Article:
A: I honestly get inspiration from everywhere—books, shows, movies. That’s why I mention them. It’s that age-old thing of “a picture is worth a thousand words.” But for writers it’s usually around thirty thousand to fifty thousand words.
Q: The end of The Kayan’s Mage contains a teaser for the next book, involving Riley and a certain sexy vampire. Are there any hints you can give us about the romantic pairings in future books?
A: There will be some characters that pop up from the past and they’ll tie in with Jake’s Clan. One thing about this series is that not everything or everyone is as they seem, so that should make for some interesting pairings. But everyone will eventually get an HEA. There will be two Alpha males who come together, so be prepared for fireworks when that happens.
Q: What do you do to relax or get the creative juices flowing when you are struggling to meet your writing goals or deadlines?
A: My biggest problem is usually finding the downtime to do it in. Writing is my thing away from the real world, I guess you could say. But when I do get stuck, and really want or need to get it done, I sometimes play with another story or I’ll read a book. Whichever one works. If neither is helping I’ll sit down and watch White Collar or Spartacus. Seeing Matt Bomer or Dan Feuerriegel and Pana Hema Taylor shirtless is always inspiring.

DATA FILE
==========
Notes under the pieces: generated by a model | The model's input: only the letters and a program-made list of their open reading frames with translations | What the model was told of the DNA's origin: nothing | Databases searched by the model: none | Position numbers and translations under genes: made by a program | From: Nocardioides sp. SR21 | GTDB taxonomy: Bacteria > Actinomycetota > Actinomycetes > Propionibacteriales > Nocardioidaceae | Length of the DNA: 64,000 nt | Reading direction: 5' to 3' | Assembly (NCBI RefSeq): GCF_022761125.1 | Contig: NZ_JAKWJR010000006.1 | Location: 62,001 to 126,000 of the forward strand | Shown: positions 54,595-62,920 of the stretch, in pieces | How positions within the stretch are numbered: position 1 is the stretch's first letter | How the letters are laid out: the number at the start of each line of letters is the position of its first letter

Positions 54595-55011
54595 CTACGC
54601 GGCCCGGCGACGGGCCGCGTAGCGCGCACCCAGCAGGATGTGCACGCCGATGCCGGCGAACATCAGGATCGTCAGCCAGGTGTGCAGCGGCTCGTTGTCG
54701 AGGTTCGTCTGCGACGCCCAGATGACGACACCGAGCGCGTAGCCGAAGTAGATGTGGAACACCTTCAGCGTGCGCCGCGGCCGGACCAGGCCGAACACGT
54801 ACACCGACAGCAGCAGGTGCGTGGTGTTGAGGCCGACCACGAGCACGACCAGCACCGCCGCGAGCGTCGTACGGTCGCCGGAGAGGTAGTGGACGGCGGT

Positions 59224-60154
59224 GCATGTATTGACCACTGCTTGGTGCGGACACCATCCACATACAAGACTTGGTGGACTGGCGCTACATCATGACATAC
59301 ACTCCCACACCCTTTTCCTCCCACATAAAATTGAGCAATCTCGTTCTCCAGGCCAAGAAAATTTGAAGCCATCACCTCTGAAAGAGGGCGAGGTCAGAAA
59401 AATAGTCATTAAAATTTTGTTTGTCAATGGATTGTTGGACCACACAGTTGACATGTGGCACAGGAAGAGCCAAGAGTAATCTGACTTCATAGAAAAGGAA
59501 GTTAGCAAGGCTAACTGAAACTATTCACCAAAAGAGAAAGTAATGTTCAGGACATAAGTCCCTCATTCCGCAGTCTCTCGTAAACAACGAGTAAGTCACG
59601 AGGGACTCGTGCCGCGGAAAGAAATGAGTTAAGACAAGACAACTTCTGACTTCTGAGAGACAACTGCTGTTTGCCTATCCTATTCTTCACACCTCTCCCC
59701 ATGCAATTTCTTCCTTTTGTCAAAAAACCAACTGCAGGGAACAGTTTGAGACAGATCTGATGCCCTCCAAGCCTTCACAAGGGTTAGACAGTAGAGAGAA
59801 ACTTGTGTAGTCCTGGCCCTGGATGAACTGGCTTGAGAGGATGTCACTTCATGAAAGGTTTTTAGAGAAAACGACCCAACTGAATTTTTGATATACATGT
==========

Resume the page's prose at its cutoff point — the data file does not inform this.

Q: Tell us about your writing routine.
A: Routine? Ummm…to say I have a routine would be stretching it. I’ll sit down and write a plot outline (I already have the next few books in the Hunter Clan series mapped out). But I never seem to be able to stick to them. I know my overall background story that ties the series together, but each couple’s story is very much in the moment. I write when I can, and I always make sure I finish up the night at the end of a chapter. If that chapter isn’t done, I don’t go to bed. I just up the caffeine intake. Apart from that, I just write what comes to me, occasionally checking to see if what I wrote matches up with what I put down in my plot outline and relying heavily on spell check because I’m too into the moment to worry about that.
Q: What is the scariest thing that ever happened to you?